“The things we teach them, they can use on an everyday basis to help improve the quality of their lives,” Caramello said. “After the first week or so, we were talking with members of the community, hearing their thoughts and they just absolutely adored us.”

One volunteer weekend became two, three and so on, and the team never considered stopping. After only three weeks, each team member had already surpassed the 20-hour voluntary commitment. To date, each has amassed more than 200 individual hours.

“I was thinking to myself, ‘Wow, this is really great what we’ve been doing, and we absolutely have to continue this,’” Caramello said.

Evans agreed: “We originally only planned to do this for a few weeks … we figured it was too big of an opportunity to pass on.”

The months passed. The students attended the Spring Fling dance at The Cypress — much to the delight of their older dance partners — and their summer plans took shape as their calendar opened up.

Evans reached out to the TidePointe retirement community, spoke with lifestyle director Diane Kastler, and a Wednesday morning tech workshop in June was promptly scheduled. Throughout the summer, the students would join residents at TidePointe and The Cypress every week. Now that the students are back in school for their senior year, they alternate their time weekly between the two communities.

“They are the best group of kids,” Kastler said. “They are so helpful.”

One familiar refrain she hears from participating residents is, “‘If this is what the young kids are today, then our country has a great future’…that was said so many times. They think the world of these kids.”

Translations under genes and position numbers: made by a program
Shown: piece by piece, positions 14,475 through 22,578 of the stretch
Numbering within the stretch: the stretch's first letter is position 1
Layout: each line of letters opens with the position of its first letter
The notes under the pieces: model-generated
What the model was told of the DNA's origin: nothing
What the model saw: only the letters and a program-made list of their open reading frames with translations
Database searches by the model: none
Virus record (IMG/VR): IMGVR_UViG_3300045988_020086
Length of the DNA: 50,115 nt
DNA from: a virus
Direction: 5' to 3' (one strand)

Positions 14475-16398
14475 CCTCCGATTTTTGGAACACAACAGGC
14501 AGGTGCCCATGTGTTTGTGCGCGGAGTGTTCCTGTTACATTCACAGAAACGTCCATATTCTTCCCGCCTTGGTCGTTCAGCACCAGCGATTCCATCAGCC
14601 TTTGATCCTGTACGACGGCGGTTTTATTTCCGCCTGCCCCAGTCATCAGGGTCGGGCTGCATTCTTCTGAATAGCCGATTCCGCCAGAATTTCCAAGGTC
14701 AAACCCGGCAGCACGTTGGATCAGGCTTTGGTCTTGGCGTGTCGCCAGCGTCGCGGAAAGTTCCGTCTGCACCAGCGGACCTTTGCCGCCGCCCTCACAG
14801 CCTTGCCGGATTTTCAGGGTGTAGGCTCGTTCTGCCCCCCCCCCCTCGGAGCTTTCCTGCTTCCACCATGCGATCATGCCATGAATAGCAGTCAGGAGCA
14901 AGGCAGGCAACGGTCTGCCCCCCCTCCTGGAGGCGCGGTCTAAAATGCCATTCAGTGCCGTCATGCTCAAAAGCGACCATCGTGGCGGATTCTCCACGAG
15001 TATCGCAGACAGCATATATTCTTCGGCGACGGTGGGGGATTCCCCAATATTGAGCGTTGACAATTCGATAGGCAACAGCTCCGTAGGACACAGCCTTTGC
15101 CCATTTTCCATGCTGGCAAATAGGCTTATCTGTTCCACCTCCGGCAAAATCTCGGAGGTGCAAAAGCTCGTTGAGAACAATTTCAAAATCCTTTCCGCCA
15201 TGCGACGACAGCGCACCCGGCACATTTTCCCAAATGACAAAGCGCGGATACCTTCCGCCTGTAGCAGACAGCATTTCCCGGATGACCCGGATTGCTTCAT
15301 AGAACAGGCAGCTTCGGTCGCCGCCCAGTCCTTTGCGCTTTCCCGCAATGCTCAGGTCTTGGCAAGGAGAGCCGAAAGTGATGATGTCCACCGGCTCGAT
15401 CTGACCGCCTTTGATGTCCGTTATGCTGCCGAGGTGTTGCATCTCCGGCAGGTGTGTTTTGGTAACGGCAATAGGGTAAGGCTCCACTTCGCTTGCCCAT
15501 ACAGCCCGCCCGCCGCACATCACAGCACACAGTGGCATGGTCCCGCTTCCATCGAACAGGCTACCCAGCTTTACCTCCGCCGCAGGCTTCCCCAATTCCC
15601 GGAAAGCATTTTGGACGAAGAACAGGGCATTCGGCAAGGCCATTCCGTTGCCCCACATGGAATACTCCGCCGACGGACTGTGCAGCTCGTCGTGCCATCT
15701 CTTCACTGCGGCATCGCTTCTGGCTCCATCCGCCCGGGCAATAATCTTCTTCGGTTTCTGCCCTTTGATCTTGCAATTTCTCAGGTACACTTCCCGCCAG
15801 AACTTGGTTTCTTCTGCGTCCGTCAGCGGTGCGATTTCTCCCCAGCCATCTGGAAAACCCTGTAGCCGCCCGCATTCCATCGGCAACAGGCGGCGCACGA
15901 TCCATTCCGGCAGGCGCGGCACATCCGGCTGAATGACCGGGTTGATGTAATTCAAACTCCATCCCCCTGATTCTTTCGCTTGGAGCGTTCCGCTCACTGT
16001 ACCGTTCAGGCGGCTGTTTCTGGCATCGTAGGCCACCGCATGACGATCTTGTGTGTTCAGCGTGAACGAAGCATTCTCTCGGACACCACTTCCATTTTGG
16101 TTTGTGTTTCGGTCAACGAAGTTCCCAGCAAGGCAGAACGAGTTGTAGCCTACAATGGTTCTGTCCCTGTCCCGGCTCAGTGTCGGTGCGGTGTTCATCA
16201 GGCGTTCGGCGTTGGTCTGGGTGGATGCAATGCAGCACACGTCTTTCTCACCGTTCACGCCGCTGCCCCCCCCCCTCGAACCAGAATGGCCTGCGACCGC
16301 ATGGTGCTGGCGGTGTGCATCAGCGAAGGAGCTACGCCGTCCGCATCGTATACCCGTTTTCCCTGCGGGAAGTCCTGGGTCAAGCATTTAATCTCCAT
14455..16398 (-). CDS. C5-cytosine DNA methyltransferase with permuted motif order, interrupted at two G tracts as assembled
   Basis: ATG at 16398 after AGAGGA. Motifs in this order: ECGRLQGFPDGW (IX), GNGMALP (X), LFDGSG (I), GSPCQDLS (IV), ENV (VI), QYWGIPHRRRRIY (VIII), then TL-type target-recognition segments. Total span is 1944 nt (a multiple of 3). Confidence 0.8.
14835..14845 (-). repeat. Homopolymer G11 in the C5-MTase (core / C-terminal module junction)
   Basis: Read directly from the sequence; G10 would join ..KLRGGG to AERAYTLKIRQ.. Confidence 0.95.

The accolades are mutual.

“The first thing is probably the amazing life lessons and hordes of experience that gets poured on me every time I get to talk with these people,” Evans said. “They truly are members of the generation that have put us where we are today as a society. I learn the traits and tools that they used to find their success. I’m applying this to my life now.

“We have a lot of fun just talking with them and becoming friends with them,” he added. “It’s a very rare kind of situation where members of our generation and their generation get to interact in a setting outside of some kind of family situation.”

Caramello’s favorite moments have been “hearing their stories and their backgrounds, just because some of these people are highly accomplished and esteemed. And the advice they have to share, and to see how much they appreciate what we’re doing … it’s very heartwarming.”

Along their journey, the students have set up a nonprofit organization to spread the news about outreach and assistance programs for senior citizens.

“I think this kind of volunteer service has an immense value but has been underdeveloped,” Evans said. “But I really do see it having a value not only on a local scale but around the country. We’re trying as hard as we can to get the word out about our service and what we’ve been doing.”

For more on the students’ efforts, go to